In our laboratory, PhoE protein of Escherichia coli is used as a model for studying the biogenesis of OMPs. The structure of this trimeric porin has been solved . Previously, we have studied the assembly of this porin extensively after its synthesis in vitro in an S135 lysate of E. coli. In the presence of low amounts of Triton X-100 (0.015%, i.e. at the critical micelle concentration), PhoE could be assembled into a folded monomer that displays a higher electrophoretic mobility in SDS/PAGE than the denatured protein; LPS and divalent cations were required for the formation of this form of the protein . Upon addition of outer membranes and increasing the detergent concentration to 0.08%, these folded monomers could be converted into stable trimers, which were incorporated in the membranes, suggesting that the folded monomer represents a bona fide assembly intermediate of the PhoE protein. On the basis of these in vitro experiments, it was suggested that the assembly of PhoE proceeds sequentially in the order: (a) formation of the folded monomer; (b) sorting to assembly sites in the outer membrane; (c) trimerization; and (d) insertion .
Especially in view of the requirement for detergent, it is not clear whether the results of the in vitro experiments indeed reflect the events in the PhoE assembly process in vivo. Therefore, any conclusion of these in vitro data has to be verified by in vivo experiments. The existence of a folded monomer of PhoE could be confirmed in vivo in pulse–chase experiments, followed by immunoprecipitation . However, because of the slow kinetics with which these folded monomers disappeared during the chase, it was not immediately clear whether this form of the protein indeed represents an assembly intermediate.
In the present work, we have studied the assembly of PhoE in vivo more extensively. The goal was to detect assembly intermediates of the protein and to determine their subcellular localization. Furthermore, an in vitro system with purified components would be extremely beneficial to gain insight in the assembly process. Hence, in this paper, we describe an efficient procedure for the folding of PhoE after its production in inclusion bodies. In addition to the wild-type protein, the assembly of two mutant proteins was studied in vivo and in vitro.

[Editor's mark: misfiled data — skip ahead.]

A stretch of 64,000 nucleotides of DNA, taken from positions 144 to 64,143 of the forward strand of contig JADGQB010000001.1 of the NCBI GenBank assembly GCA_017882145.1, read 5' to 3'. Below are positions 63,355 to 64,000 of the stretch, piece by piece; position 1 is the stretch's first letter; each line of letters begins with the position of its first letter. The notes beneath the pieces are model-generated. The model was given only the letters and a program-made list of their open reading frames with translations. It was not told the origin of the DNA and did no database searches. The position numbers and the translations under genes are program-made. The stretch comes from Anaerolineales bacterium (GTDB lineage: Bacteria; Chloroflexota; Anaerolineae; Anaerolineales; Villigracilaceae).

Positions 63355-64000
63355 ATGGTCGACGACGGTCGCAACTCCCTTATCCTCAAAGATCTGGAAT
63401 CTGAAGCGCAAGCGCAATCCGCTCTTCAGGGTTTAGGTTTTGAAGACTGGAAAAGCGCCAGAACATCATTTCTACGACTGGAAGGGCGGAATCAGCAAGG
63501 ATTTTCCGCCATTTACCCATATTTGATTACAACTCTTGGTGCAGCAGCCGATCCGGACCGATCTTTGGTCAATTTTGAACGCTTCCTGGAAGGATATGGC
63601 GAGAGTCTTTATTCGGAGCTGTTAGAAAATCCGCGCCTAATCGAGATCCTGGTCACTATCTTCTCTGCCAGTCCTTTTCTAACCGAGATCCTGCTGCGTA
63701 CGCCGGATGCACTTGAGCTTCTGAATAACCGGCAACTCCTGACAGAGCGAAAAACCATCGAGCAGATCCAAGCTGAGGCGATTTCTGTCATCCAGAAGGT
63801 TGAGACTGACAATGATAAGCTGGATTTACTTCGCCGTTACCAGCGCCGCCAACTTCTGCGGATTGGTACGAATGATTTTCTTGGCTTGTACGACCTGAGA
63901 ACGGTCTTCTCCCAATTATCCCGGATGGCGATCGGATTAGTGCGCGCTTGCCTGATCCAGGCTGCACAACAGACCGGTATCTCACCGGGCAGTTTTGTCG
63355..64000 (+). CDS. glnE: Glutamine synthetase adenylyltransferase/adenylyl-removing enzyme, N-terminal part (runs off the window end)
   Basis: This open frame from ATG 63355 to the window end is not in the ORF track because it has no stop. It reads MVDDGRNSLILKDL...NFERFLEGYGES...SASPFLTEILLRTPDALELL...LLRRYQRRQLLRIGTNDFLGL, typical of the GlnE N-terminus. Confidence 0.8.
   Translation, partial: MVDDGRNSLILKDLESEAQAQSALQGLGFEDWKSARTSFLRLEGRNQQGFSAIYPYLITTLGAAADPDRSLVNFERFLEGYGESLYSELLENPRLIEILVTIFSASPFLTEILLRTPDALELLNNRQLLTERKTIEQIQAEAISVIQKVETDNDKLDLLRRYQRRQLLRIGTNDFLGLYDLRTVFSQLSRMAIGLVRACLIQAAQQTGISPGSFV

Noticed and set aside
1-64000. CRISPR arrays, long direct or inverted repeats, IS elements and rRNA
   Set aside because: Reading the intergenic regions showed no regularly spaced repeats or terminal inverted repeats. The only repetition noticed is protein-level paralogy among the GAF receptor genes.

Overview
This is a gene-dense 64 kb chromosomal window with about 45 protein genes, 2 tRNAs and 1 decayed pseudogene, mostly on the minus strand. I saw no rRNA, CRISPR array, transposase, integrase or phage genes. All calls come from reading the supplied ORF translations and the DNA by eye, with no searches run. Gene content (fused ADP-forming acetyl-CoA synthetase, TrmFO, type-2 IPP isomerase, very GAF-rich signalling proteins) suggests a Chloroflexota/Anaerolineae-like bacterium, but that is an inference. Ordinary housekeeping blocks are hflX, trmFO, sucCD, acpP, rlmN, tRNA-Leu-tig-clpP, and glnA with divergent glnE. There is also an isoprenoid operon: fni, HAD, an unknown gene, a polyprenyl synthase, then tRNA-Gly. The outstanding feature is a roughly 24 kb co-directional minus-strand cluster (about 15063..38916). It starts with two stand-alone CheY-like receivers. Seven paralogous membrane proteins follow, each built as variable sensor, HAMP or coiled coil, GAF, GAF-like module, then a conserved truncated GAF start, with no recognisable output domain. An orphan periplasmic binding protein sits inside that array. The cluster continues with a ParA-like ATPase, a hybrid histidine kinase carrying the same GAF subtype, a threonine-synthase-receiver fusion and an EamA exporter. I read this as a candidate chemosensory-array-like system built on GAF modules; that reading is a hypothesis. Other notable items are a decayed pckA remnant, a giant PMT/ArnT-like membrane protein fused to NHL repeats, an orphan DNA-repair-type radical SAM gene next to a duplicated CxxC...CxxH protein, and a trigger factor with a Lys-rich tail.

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- Materials and methods
The assembly of outer membrane proteins in E. coli is a multistep process. We investigated the assembly of wild-type PhoE porin and of two mutant PhoE proteins in vivo and in vitro, in order to dissect the assembly process in separate steps.
Two pathways for the assembly process in vivo were revealed with the wild-type protein. Approximately 50% of the wild-type PhoE molecules synthesized followed very fast assembly kinetics. Directly after pulse-labelling of the cells, these molecules were recovered in the membrane fraction in a stable trimeric and trypsin-resistant conformation, which can be considered as the native conformation of the protein. The other half of the wild-type PhoE molecules followed a slower kinetic pathway. A possible explanation for the detection of two kinetically different assembly pathways is that the PhoE protein was overproduced and, as a consequence, was titrating out a putative chaperone. Consistent with this hypothesis is the observation that the proportion of the PhoE molecules that followed the fast kinetics increased when the synthesis level was reduced (data not shown). Because the fast kinetic assembly pathway appeared to be severely disturbed in the ΔF330 mutant protein, we propose that the C-terminal Phe, which is conserved among most bacterial OMPs, is (part of) the targeting signal that is recognized by the putative chaperone. This targeting signal is not necessary for progress in the slow kinetic assembly pathway. The folding of the ΔF330 mutant protein was not affected in the established in vitro system with LDAO, indicating that the protein is intrinsically able to adopt a native-like structure. This observation underscores the hypothesis that the ΔF330 mutant protein is defective in the fast kinetic assembly pathway because of the deletion of (part of) a targeting signal rather than being disturbed in folding itself. The TolA and TolB proteins have been reported to interact with folded porin molecules [44,45]. Hence, these Tol proteins might be the chaperones that target PhoE to the outer membrane.